Monday, September 19, 2011

Norwegian Experience: Day 4, 5 & 6

It has been a busy couple of days for Norwegian Experience winner, Nancy Madson, but it sounds like she is loving every minute. Last time I spoke with Nancy was on Thursday, so we had quite a bit to catch up on this morning. Since then Nancy has visited six stave churches, the emigrant museum, the historic Kvikne's hotel and the Flåm railway and more. So here goes!

In Lillehammer we visited the ice arena for 1994 Olympics. The arena roof is shaped like an upside down Viking ship. We didn’t go inside but it was interesting to see the building. The most notable part of that day was the emigrant museum in Hamar. We had traditional rommegrot and dried reindeer and sausage with flat bread. The curator at the museum was wonderful too and very interesting. He dispelled so many myths about immigration! One myth was that traditionally we think of Norwegian emigration happening beginning in 1825 but many left prior to 1825. He also talked quite a bit about the number of emigrants who returned to Norway. It was also interesting to hear that the most Norwegians emigrated in 2010—30,000 last year. Which is the most ever in absolute numbers. The curator was very thought provoking, a bit of a philosopher, it was very educational.

Later we drove through the Gudbrandsdalen Valley.
I know everyone thinks of Norway for the fjords but this valley is a real contender to the fjords, it is so beautiful!

So far we’ve been able to see eight different stave churches in various stages of remodeling, reconstruction and restoration. When the churches were first constructed in the 12th and 13th centuries they were very basic and dark, changing to be more ornate during the Catholic years, and then changing again after the reformation. It was wonderful to see these churches and hear about the changes they went through over the years. On Sunday we saw the Borghund stave church in Lærdal, which is currently undergoing a restoration. We were able to climb the scaffolding and actually see many of the areas being repaired in detail. It was the best. I can’t imagine having a better tour of the stave churches!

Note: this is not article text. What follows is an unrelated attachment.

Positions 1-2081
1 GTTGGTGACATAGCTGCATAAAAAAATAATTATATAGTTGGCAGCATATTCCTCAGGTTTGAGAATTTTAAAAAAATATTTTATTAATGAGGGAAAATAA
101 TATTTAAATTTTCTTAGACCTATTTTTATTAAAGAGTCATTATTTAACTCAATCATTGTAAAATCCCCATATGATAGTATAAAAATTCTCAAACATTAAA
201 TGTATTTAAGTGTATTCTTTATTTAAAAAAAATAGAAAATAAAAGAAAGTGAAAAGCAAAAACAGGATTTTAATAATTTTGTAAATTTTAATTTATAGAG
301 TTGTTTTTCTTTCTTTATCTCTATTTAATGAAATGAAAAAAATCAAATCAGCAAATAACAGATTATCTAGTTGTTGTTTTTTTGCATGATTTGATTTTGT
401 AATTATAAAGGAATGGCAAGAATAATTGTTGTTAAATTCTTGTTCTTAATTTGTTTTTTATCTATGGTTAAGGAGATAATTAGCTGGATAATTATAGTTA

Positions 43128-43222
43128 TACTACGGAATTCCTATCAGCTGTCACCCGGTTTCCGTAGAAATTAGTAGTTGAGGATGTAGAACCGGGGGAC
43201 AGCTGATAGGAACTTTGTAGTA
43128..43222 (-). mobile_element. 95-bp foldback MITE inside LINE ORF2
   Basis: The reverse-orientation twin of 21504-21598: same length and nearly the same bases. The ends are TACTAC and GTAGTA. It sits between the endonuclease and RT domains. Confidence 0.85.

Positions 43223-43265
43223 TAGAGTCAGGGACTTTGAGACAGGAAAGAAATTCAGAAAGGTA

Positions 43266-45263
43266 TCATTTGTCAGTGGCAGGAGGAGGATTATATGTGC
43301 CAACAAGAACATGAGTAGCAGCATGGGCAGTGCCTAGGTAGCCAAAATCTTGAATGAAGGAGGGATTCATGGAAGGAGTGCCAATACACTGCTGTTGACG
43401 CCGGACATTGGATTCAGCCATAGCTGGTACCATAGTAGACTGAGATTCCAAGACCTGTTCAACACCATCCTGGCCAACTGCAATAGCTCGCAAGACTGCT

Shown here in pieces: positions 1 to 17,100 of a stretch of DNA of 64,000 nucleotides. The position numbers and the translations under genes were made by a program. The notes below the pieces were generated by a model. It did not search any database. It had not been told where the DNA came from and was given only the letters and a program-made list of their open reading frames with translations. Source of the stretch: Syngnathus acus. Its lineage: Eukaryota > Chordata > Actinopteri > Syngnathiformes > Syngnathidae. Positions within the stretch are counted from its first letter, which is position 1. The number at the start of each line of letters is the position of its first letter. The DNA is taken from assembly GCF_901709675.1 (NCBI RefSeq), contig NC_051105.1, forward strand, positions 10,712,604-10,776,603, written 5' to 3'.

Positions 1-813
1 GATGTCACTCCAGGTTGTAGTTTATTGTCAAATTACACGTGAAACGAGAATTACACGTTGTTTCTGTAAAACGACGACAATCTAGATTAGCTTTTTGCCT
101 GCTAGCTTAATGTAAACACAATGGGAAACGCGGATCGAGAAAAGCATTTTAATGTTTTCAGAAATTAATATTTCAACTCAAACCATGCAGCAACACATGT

We had a wonderful time in Undredal on Sunday evening as well. We had dinner at a goat cheese factory. We enjoyed a delicious course of cheeses as well as my favorite brown cheese, geitost. I love that cheese! We also participated in some Norwegian music and folk dancing.

When I visited in 2000 I didn’t participate in any organized tours. However, I can’t stress enough how wonderful this tour has been. I have learned so much more. Linda McCormick and Borton Overseas have done a fabulous job putting this together. If Sons of Norway decides to do another tour, I would so highly recommend it, not only because of the things you see but also because of the camaraderie with tour members. I’ve made quite a few connections with members I wouldn’t have otherwise met. It is a totally different experience than when our members get together for the convention, a tour like this helps you meet those everyday members. It really is a fabulous tour. I just hope Sons of Norway and Borton Overseas does this again!

Don’t forget to check the blog later for more updates, and be sure to visit the Sons of Norway website if you’d like to be the lucky recipient of this amazing contest for 2011!

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